James & Carol (nee Nolan) Ackroyd

Ackroyd Family Research Some of the grandchildren of James & Carol (nee Nolan) Ackroyd



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Get It Down On Paper!                            Back      



We’ve all heard the advice, once you start researching your family history, “Write a book about what you know?” If not, give it some thought – don’t the very best stories often come from life? So, what’s stopping you from writing your own story about your family history?

Memoirs are superior alternatives and valuable additions to scrapbooks and photo histories. They also tend to be easier to digest than complex genealogy charts. Don’t let the scope of a memoir scare you off.  Look at the ideas below, to help you through that first tough chapter with the following memoir-writing tips:

Set goals in terms of length and deadlines. If you lack free time, set aside at least ten minutes each day. You’ll be surprised at how quickly the finished pages will pile up.

Ask others to help with the project. Share what you’re doing with friends and family and see if they can, in some way, contribute. If nothing else, their collective excitement will feed your own enthusiasm. As with all research always double-check your information.

Don’t expect to create a best seller. Few of us are capable of writing a great novel. But that’s not what you’re trying to do. You may be limited by capability, but your history is important – don’t let a lack of skill keep you from setting down your history on paper.

Begin by picking a focus for your memoir. Do you want to write about one person or several generations? Do you want to spill into the present, or stick mostly to the past?

The next step is to choose an appropriate format. Do you want a lengthy narrative, or something short and simple?

Collect Your Information

Supplement your information by talking to relatives. Ask them questions about homes, neighbours, family traditions, education, employment and life events – anything that will lead to a story. Be sure to document all your sources for future reference.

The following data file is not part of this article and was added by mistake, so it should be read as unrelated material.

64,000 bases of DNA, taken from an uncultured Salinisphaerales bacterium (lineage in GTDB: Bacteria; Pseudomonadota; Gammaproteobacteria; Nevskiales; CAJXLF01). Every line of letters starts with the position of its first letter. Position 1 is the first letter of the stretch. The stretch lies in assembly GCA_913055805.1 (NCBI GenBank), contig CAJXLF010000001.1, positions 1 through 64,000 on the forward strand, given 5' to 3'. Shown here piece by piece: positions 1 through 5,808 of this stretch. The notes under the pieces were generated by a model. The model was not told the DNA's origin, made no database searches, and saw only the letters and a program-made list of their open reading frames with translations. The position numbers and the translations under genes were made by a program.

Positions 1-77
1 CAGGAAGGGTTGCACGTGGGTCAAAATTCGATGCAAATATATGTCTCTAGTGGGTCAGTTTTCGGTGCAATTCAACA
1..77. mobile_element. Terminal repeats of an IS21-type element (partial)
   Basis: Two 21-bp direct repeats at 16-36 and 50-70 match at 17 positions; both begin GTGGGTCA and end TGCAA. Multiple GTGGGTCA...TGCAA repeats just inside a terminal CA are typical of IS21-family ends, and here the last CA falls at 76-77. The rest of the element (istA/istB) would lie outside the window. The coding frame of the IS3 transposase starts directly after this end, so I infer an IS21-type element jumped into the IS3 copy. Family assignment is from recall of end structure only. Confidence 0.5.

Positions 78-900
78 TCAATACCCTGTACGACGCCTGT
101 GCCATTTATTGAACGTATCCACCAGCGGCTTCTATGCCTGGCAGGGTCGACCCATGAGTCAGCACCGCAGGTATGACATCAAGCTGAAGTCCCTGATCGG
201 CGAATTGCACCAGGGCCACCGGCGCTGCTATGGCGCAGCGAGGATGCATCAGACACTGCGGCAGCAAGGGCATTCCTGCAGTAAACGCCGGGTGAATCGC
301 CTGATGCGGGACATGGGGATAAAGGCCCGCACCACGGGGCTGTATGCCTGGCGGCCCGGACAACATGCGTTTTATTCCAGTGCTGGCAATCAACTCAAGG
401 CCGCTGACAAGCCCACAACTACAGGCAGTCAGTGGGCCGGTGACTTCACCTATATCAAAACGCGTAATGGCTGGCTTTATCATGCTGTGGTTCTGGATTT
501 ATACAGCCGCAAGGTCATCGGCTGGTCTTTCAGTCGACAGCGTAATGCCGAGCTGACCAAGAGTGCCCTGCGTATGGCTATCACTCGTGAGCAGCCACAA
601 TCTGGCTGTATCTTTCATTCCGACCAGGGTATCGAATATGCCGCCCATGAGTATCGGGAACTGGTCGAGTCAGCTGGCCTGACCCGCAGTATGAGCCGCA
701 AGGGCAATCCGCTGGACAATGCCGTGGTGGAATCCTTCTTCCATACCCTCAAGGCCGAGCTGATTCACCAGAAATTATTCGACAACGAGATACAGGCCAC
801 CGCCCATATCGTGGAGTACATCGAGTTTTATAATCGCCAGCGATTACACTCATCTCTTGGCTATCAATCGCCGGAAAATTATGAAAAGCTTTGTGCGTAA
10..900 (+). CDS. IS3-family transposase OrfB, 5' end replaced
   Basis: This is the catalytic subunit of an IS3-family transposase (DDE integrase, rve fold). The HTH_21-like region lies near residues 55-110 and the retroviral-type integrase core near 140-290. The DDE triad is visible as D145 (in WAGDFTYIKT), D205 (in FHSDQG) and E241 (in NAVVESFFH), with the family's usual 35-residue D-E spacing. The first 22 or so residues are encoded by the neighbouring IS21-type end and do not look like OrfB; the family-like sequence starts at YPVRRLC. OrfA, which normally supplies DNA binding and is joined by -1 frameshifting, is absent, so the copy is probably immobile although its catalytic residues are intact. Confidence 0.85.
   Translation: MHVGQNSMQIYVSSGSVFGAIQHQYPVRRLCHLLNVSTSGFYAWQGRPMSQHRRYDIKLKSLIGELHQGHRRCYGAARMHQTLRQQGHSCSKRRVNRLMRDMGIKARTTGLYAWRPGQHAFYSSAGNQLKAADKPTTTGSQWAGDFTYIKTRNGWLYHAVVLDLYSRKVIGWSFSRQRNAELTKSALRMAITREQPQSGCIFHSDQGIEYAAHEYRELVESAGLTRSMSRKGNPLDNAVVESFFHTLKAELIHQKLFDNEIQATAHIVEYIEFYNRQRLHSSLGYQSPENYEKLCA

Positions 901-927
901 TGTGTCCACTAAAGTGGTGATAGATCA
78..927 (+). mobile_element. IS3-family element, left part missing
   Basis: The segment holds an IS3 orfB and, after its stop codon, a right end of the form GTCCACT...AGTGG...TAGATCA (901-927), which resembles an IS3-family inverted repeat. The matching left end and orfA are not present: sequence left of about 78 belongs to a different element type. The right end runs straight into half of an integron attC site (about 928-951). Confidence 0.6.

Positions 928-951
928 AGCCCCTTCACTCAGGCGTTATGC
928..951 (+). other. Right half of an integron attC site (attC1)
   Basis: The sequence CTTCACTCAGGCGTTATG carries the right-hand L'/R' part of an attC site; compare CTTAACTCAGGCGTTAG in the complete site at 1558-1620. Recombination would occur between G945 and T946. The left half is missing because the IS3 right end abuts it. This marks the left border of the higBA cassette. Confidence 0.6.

Fill in the gaps with history – especially if you’ve chosen the novel format. Giving your story an historical context will add richness to your memoir.

Organize Your Information

Once you’ve completed your research, organize your notes into an outline - by chronology of life events, marriages, employment, etc. This outline will serve as the skeleton of your story.

Similar to an outline is a timeline. A timeline is helpful when working with dates, historical facts, and specific life events. Organize your timeline like an outline, just include the actual dates – and be sure to keep those dates in order. Refer back to your timeline to ensure you don’t get events out of sequence.

Write It All Up

Develop your own style. Don’t try to copy anyone else.

Keep some essentials handy – namely a dictionary, thesaurus, atlas and the Internet. A book on ‘Old Handwriting’ will help when reading old documents.

Don’t be afraid to ask for a second pair of eyes. Choose someone you trust to give you honest feedback. Someone with a background in writing is a plus.

Share Your Story

Once you’ve finished your memoir, be sure to show it off.

Publish it yourself. If you can afford to, you may want to pay a company to print your family’s history for you. Or, just go to a copy shop and have them print and bind your memoir like a book.

Use your family’s resources to distribute your memoir. Publish your memoir in a family newsletter. You can also publish it serial-style on your family’s website. See 'here' for an excellent website tutor (using FrontPage™). Tutor will open in a new window so you don't lose your place.


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